Economy1 hour ago (Sep 07, 2021 02:31PM ET)
By Anthony Esposito and Nelson Renteria
SAN SALVADOR (Reuters) – El Salvador rushed to iron out snags on Tuesday after becoming the first country to adopt Bitcoin as legal tender, unplugging the digital wallet to cope with demand and pushing for popular app stores to carry the government-backed app.
The Chivo digital wallet became available on the app platforms hosted by Apple and Huawei shortly before midday local time Tuesday, after President Nayib Bukele, who pushed for adoption https://www.reuters.com/world/americas/migrant-families-wary-el-salvador-becomes-first-adopt-Bitcoin-2021-09-06 of the cryptocurrency and has promised $30 of Bitcoin for each user, railed against the tech giants for not carrying the application.
The government purchased an additional 150 bitcoins on Tuesday, worth around $7 million, and McDonalds began accepting the cryptocurrency in its restaurants in El Salvador.
Bukele said using Bitcoin will help Salvadorans save $400 million a year on commissions for remittances, while giving access to financial services to those with no bank account.
Carlos Garcia, who went to a booth giving out advice on the new currency at a shopping mall on Tuesday to learn about how transactions would work, said he was excited about the opportunities Bitcoin could provide.
“El Salvador is taking a great step forward today,” he said.
However, the poorest may struggle to access the technology needed to make Bitcoin work in El Salvador, where nearly half the population has no internet access and many more only have sporadic connectivity.
Over a thousand people protested against the implementation of Bitcoin around noon, marching to the Supreme Court building, burning a tire and setting off fireworks.
Some say the move may fuel money laundering and financial instability. It has already muddied the outlook https://www.reuters.com/business/finance/imf-sees-legal-economic-issues-with-el-salvador-Bitcoin-move-2021-06-10 for more than $1 billion in financing that El Salvador is seeking from the International Monetary Fund (IMF).
Bukele, 40, scores highly in opinion polls but has been accused of eroding democracy https://www.reuters.com/world/americas/central-american-aides-judges-former-presidents-us-corruption-list-2021-07-01, not least by the administration of U.S. President Joe Biden.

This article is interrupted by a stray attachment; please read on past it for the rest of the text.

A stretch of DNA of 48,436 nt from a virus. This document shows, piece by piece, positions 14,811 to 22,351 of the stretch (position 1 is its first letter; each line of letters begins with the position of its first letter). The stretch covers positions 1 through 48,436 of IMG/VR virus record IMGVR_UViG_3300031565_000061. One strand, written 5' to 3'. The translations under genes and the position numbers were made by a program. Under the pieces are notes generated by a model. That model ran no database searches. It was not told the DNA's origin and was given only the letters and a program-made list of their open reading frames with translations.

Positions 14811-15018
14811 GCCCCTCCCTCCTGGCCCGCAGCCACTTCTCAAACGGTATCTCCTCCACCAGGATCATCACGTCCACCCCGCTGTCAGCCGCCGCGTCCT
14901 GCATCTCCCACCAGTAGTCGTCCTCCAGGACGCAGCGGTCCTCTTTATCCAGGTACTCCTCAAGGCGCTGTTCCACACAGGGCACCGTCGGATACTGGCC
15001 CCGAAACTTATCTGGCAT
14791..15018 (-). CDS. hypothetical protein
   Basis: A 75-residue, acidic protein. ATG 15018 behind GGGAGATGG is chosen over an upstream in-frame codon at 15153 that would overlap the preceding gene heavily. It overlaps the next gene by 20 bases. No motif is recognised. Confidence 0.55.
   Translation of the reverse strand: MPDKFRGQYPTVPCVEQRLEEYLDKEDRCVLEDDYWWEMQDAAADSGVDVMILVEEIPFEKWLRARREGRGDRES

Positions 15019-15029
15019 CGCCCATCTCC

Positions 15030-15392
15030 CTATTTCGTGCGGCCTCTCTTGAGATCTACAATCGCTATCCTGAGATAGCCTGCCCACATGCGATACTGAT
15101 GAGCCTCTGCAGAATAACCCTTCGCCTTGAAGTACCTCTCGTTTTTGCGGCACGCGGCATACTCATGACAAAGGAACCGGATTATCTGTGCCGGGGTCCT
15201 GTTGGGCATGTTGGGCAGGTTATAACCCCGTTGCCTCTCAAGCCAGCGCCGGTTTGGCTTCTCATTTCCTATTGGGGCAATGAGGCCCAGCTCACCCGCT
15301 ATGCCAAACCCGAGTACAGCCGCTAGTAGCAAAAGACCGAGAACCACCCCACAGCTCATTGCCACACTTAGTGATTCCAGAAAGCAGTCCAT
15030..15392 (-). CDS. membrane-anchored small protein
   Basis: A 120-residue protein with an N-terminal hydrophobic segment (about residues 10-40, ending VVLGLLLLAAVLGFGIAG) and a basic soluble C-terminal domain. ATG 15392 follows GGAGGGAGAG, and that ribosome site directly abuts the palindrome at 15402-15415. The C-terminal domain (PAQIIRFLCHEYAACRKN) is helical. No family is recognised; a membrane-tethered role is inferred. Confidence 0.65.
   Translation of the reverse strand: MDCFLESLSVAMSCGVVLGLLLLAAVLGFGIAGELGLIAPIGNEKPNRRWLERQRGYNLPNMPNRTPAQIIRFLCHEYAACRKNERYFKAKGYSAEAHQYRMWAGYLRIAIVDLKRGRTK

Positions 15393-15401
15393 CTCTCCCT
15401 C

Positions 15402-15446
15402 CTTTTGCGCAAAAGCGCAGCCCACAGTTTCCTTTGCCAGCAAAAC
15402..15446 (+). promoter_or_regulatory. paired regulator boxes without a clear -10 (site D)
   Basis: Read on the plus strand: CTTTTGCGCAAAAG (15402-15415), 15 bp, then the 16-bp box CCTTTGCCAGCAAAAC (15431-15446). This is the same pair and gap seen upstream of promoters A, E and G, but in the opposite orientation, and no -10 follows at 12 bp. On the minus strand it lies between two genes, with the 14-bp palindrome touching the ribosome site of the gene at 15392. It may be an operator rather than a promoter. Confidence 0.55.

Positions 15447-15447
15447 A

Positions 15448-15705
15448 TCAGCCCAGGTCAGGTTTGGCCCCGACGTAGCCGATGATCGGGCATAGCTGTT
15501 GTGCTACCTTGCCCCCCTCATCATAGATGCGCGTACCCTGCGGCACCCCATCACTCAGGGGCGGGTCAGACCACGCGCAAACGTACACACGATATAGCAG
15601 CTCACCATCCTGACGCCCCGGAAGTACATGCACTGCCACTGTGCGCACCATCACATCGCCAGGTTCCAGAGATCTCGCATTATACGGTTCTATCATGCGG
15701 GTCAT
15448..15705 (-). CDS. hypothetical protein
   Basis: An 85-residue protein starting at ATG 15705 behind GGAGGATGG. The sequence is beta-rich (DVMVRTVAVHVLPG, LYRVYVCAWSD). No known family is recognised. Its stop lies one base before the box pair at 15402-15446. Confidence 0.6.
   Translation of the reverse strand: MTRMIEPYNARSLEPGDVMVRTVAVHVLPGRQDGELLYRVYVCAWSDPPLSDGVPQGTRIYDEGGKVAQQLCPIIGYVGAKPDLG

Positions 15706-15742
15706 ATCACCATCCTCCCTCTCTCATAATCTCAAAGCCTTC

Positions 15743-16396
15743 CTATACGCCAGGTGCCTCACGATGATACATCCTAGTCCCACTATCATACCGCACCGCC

Last week, top judges appointed by his lawmakers ruled that he could serve a second term https://www.reuters.com/world/americas/el-salvador-top-court-rules-presidents-can-serve-two-consecutive-terms-2021-09-04, breaking away from a constitutional rule that forbade consecutive terms.
Earlier on Tuesday, Salvadorans trying to download the Chivo digital wallet had found it was unavailable on the main app stores. Bukele said the government had temporarily unplugged it, in order to connect more servers to deal with demand.
Bukele blamed Apple Inc (NASDAQ:), Alphabet (NASDAQ:)’s Google and Huawei’s app download platforms for the delay.
Google and Apple did not immediately respond to requests for comment.
Polls indicate Salvadorans are wary of the volatility of the cryptocurrency, which can shed hundreds of dollars in value in a day.
Ahead of the launch, El Salvador bought 400 bitcoins worth around $20 million, Bukele said, helping drive the price of the currency above $52,000 for the first time since May. Hours later, Bitcoin had weakened and last traded down 8.84% at $47,327.32.
, another crypto currency, fell 10.52% to $3,537.62, while crypto exchange Coinbase (NASDAQ:) Global slid 3.96% after reporting delays in some transactions on its platform.
The change means businesses should accept payment in Bitcoin alongside the U.S. dollar, which has been El Salvador’s official currency since 2001 and will remain legal tender.
It remains unclear whether businesses will be penalized if they do not accept Bitcoin.
In the run-up to the launch, the government installed ATMs that allow Bitcoin to be converted into dollars and withdrawn without commission from the digital wallet, called Chivo.
“Like all innovations, El Salvador’s Bitcoin process has a learning curve,” Bukele said in a tweet. “Not everything will be achieved in a day, or in a month.”
“We must break the paradigms of the past. El Salvador has the right to advance towards the first world,” he wrote.
In barely two years in office, Bukele has taken control of almost all levers of power. But although he has promised to clean up graft, the Biden administration recently put some of his close allies on a corruption blacklist.
Analysts fear that the adoption of Bitcoin, whose transaction records are distributed across the internet, beyond the reach of national jurisdictions, could fuel money laundering.
After the Bitcoin law was approved, the ratings agency Moody’s (NYSE:) downgraded El Salvador’s creditworthiness, while its dollar-denominated bonds have also come under pressure.
The World Bank reiterated on Tuesday that it could not help El Salvador in its process of adopting Bitcoin as legal tender “given environmental and transparency shortcomings,” a World Bank spokesperson told Reuters.
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